(Survey of Novels and Novellas)

“Come, Watson. The game’s afoot.” Few words by any author evoke a clearer picture in the public’s mind. Individuals who have never read a Sherlock Holmes story can immediately conjure up a vision of two distinctive figures leaving the fog-shrouded entrance to 221-B Baker Street: Sherlock Holmes, tall and skeletal, pale from his sedentary existence and haggard from his addiction to cocaine, wearing his famous deerstalker cap; Dr. Watson, short and stolid, though limping from an old bullet wound, one hand nervously hovering over the pocket that holds his trusted revolver. Indeed, few, if any, imaginary addresses have received the bulk of mail that continues to be sent to Holmes’s Baker Street apartment; few fictional characters have been the subject of even a single “biography,” let alone the great number of books that purport to document the life of Sherlock Holmes; and certainly few authors have cursed the success of one of their creations as much as Arthur Conan Doyle did that of Sherlock Holmes.

When the struggling young Portsmouth physician first wrote down the name of “Sherringford Hope,” soon changed to “Sherlock Holmes” in honor of the American writer Oliver Wendell Holmes, he did not dream of fame or literary immortality but merely of some means of augmenting his income, for he had a wife as well as a younger brother and an impoverished mother to support. In fact, as soon as A Study in Scarlet had been sent off to a prospective publisher in early...

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Arthur Conan Doyle

(19th-Century Biographies)

Early Life

Sir Arthur Conan Doyle was born into an artistic Catholic family and grew up in Edinburgh, Scotland, a Protestant stronghold. His grandfather and his uncle were illustrators; Richard, his uncle, gained fame drawing for Punch. Doyle’s father, Charles, became clerk of the Board of Works in Edinburgh, but he also drew. He illustrated the first edition of his son’s A Study in Scarlet (1887), the first tale of Sherlock Holmes. Charles suffered from mental illness and alcoholism and was institutionalized from 1879 until his death in 1893. Doyle’s mother, Mary Foley, was an Irish Catholic. She reared seven children, of whom Arthur was the fourth. Ever a practical woman, she oversaw...

(The entire section is 2806 words.)

Discussion Topics

(Masterpieces of World Literature, Critical Edition)

What evidence suggests that as a writer Sir Arthur Conan Doyle was not obsessed by, or confined to, detective fiction?

What character traits of Dr. Watson make him an ideal partner for Sherlock Holmes?

There are a number of similarities between Doyle’s detective stories and those of Edgar Allan Poe. What are the most striking dissimilarities?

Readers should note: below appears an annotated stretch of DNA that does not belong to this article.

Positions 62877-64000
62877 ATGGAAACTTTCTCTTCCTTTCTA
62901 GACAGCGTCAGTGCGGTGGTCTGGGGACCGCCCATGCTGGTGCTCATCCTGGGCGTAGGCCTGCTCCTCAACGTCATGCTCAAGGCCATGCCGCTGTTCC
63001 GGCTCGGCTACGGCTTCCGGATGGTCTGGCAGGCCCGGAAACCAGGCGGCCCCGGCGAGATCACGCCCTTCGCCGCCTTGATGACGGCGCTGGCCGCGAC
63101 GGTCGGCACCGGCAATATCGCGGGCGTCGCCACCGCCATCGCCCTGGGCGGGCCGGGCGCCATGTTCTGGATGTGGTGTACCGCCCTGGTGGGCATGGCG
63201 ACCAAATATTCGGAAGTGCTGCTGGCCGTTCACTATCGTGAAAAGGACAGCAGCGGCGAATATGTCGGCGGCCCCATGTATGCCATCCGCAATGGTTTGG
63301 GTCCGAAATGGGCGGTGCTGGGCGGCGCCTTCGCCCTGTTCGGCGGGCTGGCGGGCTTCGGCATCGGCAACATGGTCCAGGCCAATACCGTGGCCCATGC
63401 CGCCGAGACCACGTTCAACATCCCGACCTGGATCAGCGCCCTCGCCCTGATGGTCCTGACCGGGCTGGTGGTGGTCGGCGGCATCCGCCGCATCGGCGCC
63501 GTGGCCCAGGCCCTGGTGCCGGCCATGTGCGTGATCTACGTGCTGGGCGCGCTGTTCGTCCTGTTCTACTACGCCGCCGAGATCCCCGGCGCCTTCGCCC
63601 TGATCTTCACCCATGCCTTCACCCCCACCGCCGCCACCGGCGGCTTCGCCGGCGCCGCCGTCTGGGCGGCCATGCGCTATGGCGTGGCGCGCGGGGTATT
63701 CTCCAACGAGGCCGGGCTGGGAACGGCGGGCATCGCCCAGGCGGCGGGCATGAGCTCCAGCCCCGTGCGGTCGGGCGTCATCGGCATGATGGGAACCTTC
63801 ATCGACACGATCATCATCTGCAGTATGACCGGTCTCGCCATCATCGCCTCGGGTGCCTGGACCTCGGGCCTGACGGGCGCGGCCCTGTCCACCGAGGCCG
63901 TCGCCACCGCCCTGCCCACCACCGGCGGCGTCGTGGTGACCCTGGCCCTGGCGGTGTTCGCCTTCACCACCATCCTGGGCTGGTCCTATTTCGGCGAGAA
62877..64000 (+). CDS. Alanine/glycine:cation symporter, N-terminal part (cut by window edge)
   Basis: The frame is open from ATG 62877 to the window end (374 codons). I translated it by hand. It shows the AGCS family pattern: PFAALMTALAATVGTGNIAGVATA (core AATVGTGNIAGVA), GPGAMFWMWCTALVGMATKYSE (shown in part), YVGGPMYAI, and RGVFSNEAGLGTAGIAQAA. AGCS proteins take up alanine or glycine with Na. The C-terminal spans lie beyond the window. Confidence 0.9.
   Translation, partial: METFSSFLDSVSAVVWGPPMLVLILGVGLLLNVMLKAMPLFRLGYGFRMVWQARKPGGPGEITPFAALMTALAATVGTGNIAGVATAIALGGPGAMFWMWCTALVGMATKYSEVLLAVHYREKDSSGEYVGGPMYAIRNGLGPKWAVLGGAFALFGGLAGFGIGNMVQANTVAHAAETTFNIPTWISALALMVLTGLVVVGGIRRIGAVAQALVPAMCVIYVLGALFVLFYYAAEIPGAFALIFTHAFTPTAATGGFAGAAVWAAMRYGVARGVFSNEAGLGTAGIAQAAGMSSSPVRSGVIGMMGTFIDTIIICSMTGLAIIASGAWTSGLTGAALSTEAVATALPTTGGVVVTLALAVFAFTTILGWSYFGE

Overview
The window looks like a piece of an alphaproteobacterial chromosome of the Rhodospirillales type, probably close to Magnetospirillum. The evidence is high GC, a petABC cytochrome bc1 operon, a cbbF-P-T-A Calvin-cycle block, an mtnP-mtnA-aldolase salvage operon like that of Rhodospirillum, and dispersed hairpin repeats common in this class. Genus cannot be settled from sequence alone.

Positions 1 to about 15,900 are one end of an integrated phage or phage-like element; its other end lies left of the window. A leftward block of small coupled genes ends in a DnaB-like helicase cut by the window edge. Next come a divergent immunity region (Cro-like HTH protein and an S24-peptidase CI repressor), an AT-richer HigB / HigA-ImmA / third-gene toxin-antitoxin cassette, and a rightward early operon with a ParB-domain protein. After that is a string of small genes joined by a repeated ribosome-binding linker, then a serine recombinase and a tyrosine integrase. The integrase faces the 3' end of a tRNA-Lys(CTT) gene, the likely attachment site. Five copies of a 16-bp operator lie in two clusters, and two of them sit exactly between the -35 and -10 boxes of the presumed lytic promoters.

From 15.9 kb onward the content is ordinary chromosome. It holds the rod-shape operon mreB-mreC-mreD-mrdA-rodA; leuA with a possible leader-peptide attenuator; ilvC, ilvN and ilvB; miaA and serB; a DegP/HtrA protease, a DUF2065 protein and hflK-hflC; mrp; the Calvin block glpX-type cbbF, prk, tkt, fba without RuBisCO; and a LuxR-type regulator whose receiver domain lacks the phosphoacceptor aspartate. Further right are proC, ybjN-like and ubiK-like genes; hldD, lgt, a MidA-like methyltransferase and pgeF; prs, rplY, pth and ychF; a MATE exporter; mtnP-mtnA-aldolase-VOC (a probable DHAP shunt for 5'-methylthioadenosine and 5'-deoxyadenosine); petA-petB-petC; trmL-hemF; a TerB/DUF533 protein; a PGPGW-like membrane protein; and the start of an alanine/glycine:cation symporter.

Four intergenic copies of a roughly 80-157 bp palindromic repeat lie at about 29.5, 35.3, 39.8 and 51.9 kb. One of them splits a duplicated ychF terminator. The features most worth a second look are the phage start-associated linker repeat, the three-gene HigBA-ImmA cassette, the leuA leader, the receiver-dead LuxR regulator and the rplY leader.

What traits of Doyle’s detective fiction survive among the more traditional sleuths in modern detective fiction?

Have changes in the technology and resources of detection curtailed modern readers’ capacity to enjoy the Sherlock Holmes stories?

Arthur Conan Doyle

(Literary Masterpieces, Volume 3)

The British Library owns nearly a thousand letters that Arthur Conan Doyle wrote to his mother, Mary, from the time he went away to boarding school at the age of eight until her death more than fifty years later in 1920. This correspondence comprises the bulk of Arthur Conan Doyle: A Life in Letters, though editors Jon Lellenberg, Daniel Stashower, and Charles Foley have included some letters that Doyle addressed to others and the occasional letter that others wrote to him. They have supplied links between the letters that, taken together with the correspondence, make the work in effect a biography. Lellenberg worked as a strategist in the Office of the Secretary of Defense. Author of The Quest for Sir Arthur Conan...

(The entire section is 1671 words.)


(Masterpieces of Fiction, Detective and Mystery Edition)

Akinson, Michael. The Secret Marriage of Sherlock Holmes, and Other Eccentric Readings. Ann Arbor: University of Michigan Press, 1996. Attempts to read Holmes’s stories in the manner in which Holmes himself might read them. “The Adventure of the Speckled Band” is read in terms of the philosophy of Kundalini yoga; “A Scandal in Bohemia” is read in terms of its use of traditional romance motifs and its debt to Edgar Allan Poe; Jungian psychology is used to read A Study in Scarlet; and Derridian deconstruction is used to read “The Adventure of the Copper Breeches.”

Baring-Gould, W. S. Sherlock Holmes of Baker Street:...

(The entire section is 1139 words.)